Drone swarms are not science fiction. America must face this threat.
I don’t normally write about anything that is fiction. It’s a bit of an exception.
Several good novels in recent years have focused on the impending technological divide between China and the United States with respect to cyber espionage, offensive hacking, and unmanned vehicle capabilities. All of this can be lumped together as cheap military power.
One such book is “Ghost Fleet” by PW Sanger and August Cole; another is “2034: A Novel of the Next World War”, by Elliot Ackerman and Jim Stavridis. I commend both novels as a strong clarion call for America to up its tech game, and also to examine the challenges the nation may face.
Here is another related scenario, but perhaps even more likely.
It’s not necessarily a story of what could happen today, but it’s certainly not some distant future fantasy either.
A CIA cyber analyst once told me, “There’s a difference between fantasy and science fiction. Fantasy can’t exist, it’s wizards and dragons (apologies to “Harry Potter” and “Game of Thrones” fans), but science fiction is different. We can’t really do it now, but we will in the future, and probably much sooner in the future than you and I think today.
I have never forgotten that wise and prescient observation. The story here is still a bit of science fiction today, but the horizon is very close.
The two aforementioned novels depict the havoc wrought by the Chinese with their cyber and unmanned vehicle capabilities. It’s superpower action, but on a tight budget.
The Chinese are willing to spend a lot (and do), but they don’t wait to develop “normal” superpower capabilities. They aim to obviate America’s capabilities, rendering them ineffective. This would then amplify their own power.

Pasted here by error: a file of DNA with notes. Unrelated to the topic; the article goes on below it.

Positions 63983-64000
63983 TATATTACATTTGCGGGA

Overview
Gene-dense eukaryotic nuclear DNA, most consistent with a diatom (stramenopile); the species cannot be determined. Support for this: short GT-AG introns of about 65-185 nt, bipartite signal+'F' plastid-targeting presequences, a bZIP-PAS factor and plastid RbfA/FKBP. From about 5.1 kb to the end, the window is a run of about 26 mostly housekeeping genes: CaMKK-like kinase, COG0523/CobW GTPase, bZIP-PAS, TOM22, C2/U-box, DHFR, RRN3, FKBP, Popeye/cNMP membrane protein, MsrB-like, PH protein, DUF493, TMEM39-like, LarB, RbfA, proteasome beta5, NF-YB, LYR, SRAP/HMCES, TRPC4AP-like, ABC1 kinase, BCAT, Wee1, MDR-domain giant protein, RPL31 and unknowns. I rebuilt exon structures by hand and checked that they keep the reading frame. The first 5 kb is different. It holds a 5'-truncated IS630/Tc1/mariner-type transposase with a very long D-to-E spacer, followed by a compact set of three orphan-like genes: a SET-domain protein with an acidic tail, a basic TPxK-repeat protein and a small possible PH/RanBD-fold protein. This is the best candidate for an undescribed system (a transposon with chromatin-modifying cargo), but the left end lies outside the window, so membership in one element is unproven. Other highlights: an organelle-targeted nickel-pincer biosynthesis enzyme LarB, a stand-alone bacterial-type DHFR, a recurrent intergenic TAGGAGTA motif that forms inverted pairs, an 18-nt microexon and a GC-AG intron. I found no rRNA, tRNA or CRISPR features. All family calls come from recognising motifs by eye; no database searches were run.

The experts asked, “But will they really do that? According to international relations theory, the possession of a capability by a nation-state does not equate to an intention to use it. The reason: a great nation-state often takes into account other mitigating factors.
China has skin in the international system. It is linked to others economically, such as the United States, and through a myriad of international organizations. The Chinese also have hard targets that can be threatened by kinetic weapons (ICBMs, stealth bombers, etc.). In short, an actor like China can be dissuaded.
The key point in this little tale is the intent of the “other” lesser actors. These can be small rogue states or non-state actors (terrorist organizations, cartels, organized crime syndicates). These actors are often dismissed as irrelevant because they lack the means (monetary, scientific and industrial) to develop the necessary futuristic asymmetric capabilities.
Or do they? Are there ways to overwhelm US defenses? Cyberattack is already on the agenda, but its effects can often be esoteric and hard to feel. Is there a “cheap” way to inflict enough suffering (physical damage, terror, cost) on America in an age of highly targeted cyber defense and counterterrorism surveillance?
Could America be “forced” to withdraw from a region or change a critical policy? Al-Qaeda tried this on 9/11 and paid a huge price. Is there a possibility of a bigger and more durable “throat knife”?
Suppose an adversary gathers a drone swarm of two to three thousand small and medium unmanned aerial vehicles, maybe even up to 10,000 such UAVs. By unleashing such a swarm on an array of industrial targets, overseas military bases or naval vessels, a rogue actor could tip the balance of the policies of a weak administration in Washington.
A swarm is a fleet of unarmed aerial vehicles that can be targeted as a unified whole, either autonomously or directed by a small number of operators to overwhelm the defenses of a target or set of targets.